Ridiculous or not? Going out of your way to avoid planes

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By Christopher Elliott

We’re a nation of drivers, no doubt about it.

Don’t believe me? During the first five months of the year, Americans flew 321 billion miles. They drove 1.1 trillion miles. (It’s not a perfect comparison, since these are calculated slightly differently, but you get the idea.)

Last holiday weekend, less than eight percent of travelers flew to their destination. Almost 9 out of 10 drove.

You might not arrive at that conclusion from reading most travel blogs or magazines, but it’s true. For all the fretting we do about the indignities of flying, we sure don’t do very much of it.

All of which made me wonder: How far would you go to avoid a plane?

Full disclosure: I’m spending the better part of next year in a car with my family. We’re going to see America from ground level and, hopefully, learn a thing or two while we’re crisscrossing the country.

I’m not afraid of flying. But let’s just say I have reason to believe I won’t be welcome on a plane anytime soon.

The conventional wisdom is that for longer trips – anything over 12 hours – flying should be your first choice. And that’s fine when you’re traveling solo. But for a family of five, and even with gas prices hovering around $4 a gallon, that rule gets tossed out the window.

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Flying isn’t just a hassle – it’s also too expensive.

Ann Azevedo and her husband once drove from eastern Oklahoma to California – 1,114 miles – in a straight shot. They passed the 19 hours talking, looking for radio stations, reading and sleeping (the latter two as passengers, of course).

“It helps to switch off every couple of hours,” she says.

What if you can’t? Grant Petty remembers a road trip from South Florida to Louisville that he did solo.

“When I hit the Georgia border about eight hours later, I felt good, so I thought I’d drive a little further,” he says. “When I hit Atlanta, I still felt fine, and decided to drive a little further. Then I hit Nashville at 11 p.m., I began to feel tired, but decided to drive through since by this time I was so close to home.”

By the time he arrived in Louisville – 20 hours and 1,207 miles later – “I had the air conditioner on full blast, the windows down, and the radio at max volume,” he remembers.

Incidentally, the world record for driving long distances belongs to a Swiss couple, Emil and Liliana Schmid, who crossed the globe in a Toyota Landcruiser. Now that’s some road trip!

I’ve done a few long drives, myself, but nothing like the Schmids. Back in the 80s, in an effort to save a few bucks, we decided to Go Greyhound across the country instead of flying. It took 3 ½ days to get from New York to San Francisco. I’ll never do that again.

Another memorable road trip: New Orleans to Los Angeles nonstop, with two college friends. I took the night shift driving through West Texas and New Mexico. It was spring, and I had plenty of company even when my friends were asleep in the back. Rabbit, deer and coyote randomly jumped across the road for miles on end.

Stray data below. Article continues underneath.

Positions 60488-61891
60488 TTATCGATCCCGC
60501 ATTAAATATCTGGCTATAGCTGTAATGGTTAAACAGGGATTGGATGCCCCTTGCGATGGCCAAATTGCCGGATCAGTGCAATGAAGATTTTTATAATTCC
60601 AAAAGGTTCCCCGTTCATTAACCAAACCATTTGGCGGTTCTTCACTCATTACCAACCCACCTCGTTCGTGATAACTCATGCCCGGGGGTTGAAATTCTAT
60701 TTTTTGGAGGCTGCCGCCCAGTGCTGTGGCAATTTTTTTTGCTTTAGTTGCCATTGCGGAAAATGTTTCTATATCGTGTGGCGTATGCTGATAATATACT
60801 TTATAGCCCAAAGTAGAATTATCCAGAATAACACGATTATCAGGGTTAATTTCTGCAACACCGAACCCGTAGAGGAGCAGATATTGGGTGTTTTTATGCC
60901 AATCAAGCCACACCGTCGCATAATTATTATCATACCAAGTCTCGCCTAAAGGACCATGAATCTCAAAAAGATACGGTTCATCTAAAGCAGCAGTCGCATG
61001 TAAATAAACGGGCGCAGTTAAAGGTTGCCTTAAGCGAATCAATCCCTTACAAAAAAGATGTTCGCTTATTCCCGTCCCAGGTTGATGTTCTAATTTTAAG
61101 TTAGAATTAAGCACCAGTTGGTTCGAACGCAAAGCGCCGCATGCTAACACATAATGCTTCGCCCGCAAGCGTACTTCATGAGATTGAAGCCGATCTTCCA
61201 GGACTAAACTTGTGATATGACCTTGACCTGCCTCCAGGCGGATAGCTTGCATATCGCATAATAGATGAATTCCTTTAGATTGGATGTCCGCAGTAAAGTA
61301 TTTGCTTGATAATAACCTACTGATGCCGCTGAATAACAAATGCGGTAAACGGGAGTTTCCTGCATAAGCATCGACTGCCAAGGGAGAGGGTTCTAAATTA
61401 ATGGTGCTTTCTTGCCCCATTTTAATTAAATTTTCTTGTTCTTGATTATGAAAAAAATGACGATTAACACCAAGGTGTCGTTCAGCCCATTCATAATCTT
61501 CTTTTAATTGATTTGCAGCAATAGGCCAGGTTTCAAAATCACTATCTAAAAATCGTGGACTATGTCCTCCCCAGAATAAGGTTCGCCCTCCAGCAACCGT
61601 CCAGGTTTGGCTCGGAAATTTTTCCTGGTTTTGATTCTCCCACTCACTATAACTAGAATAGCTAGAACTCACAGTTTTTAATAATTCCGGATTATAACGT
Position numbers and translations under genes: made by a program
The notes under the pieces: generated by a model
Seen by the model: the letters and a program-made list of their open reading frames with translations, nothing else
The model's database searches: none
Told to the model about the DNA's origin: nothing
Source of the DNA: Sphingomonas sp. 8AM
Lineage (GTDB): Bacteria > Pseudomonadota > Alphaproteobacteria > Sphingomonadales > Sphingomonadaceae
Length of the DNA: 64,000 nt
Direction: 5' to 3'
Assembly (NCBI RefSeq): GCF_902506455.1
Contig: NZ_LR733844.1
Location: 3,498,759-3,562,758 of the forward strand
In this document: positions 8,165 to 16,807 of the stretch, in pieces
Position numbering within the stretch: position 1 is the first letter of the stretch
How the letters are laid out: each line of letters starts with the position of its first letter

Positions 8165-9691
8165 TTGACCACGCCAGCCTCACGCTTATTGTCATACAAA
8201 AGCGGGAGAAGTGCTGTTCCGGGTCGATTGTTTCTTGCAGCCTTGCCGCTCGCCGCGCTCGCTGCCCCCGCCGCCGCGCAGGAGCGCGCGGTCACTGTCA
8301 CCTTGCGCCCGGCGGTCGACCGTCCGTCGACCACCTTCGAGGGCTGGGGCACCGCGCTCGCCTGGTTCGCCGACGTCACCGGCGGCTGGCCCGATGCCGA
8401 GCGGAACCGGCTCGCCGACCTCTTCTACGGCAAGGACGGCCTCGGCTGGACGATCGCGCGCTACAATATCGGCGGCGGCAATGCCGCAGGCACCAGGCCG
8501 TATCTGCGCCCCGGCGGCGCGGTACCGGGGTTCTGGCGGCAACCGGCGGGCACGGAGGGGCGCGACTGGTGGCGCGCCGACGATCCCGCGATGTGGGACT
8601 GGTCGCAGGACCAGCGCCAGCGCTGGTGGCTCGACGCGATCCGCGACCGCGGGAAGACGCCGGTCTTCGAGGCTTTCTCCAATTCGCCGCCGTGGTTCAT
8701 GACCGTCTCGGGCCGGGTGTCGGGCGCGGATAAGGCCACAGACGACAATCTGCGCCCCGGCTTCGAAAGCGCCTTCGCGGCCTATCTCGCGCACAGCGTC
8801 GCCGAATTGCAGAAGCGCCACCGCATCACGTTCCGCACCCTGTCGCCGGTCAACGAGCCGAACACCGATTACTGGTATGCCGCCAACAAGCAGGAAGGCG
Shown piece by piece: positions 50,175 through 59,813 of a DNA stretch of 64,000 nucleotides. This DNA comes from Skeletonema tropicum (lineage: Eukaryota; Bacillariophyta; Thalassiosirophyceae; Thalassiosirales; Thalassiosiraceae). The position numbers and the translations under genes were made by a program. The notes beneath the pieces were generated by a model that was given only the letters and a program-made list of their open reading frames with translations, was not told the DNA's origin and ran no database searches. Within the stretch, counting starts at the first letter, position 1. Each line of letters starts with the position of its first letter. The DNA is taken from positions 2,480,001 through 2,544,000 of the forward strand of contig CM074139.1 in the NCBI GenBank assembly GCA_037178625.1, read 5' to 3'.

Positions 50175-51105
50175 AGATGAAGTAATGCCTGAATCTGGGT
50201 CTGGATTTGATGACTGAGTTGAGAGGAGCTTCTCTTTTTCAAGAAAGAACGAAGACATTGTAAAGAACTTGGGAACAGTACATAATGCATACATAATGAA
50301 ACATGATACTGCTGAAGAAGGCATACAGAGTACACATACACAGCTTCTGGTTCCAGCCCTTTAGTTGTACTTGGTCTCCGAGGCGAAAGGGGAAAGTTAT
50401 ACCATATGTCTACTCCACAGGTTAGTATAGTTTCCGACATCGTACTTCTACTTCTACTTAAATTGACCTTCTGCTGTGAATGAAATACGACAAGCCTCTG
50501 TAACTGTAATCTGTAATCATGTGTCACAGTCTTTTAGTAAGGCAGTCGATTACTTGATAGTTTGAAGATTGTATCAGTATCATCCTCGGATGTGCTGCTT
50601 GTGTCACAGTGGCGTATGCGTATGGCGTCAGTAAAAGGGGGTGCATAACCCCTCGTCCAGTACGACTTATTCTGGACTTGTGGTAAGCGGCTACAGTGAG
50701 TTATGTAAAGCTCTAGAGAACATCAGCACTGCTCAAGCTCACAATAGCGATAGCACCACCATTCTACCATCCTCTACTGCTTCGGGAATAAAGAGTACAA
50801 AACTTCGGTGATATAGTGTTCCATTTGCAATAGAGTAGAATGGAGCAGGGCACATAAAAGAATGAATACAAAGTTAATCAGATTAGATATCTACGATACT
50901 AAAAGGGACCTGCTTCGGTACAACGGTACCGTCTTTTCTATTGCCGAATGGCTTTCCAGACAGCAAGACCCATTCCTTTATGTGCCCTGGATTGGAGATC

I think there’s a point where flying makes so much more sense, and New York-to-San Francisco is definitely one of those times. Also, when you have to get to Europe or Asia. West Texas in spring? I wouldn’t give that up for anything.

Here in North America, the only negative road trip experiences have happened when I violated the 10-hour rule (never more than 10 hours of driving in a 24-hour period) or failed to stop every few hours for meals or stretch-breaks. (Here’s everything that you need to know about planning a trip.)

I remember one family road trip in Texas, where my parents were so anxious to reach their destination that they skipped a meal. The kids became cranky in the back and started smacking each other, as young children are known to do from time to time.

“We should have stopped for dinner,” my mother said in her “I-told-you-so” voice.

I have to ask, though: Are we going a little too far in our effort to save little money?

In an effort to avoid the relatively brief discomfort of air travel, are we adding even more misery to the trip? Or is the American road trip an incomparable experience that has to be savored slowly, like all good things in life?

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Christopher Elliott

Christopher Elliott is the founder of Elliott Advocacy, a 501(c)(3) nonprofit organization that empowers consumers to solve their problems and helps those who can't. He's the author of numerous books on consumer advocacy and writes three nationally syndicated columns. He also publishes the Elliott Report, a news site for consumers, and Elliott Confidential, a critically acclaimed newsletter about customer service. If you have a consumer problem you can't solve, contact him directly through his advocacy website. You can also follow him on X, Facebook, and LinkedIn, or sign up for his daily newsletter. He is based in Panamá City.

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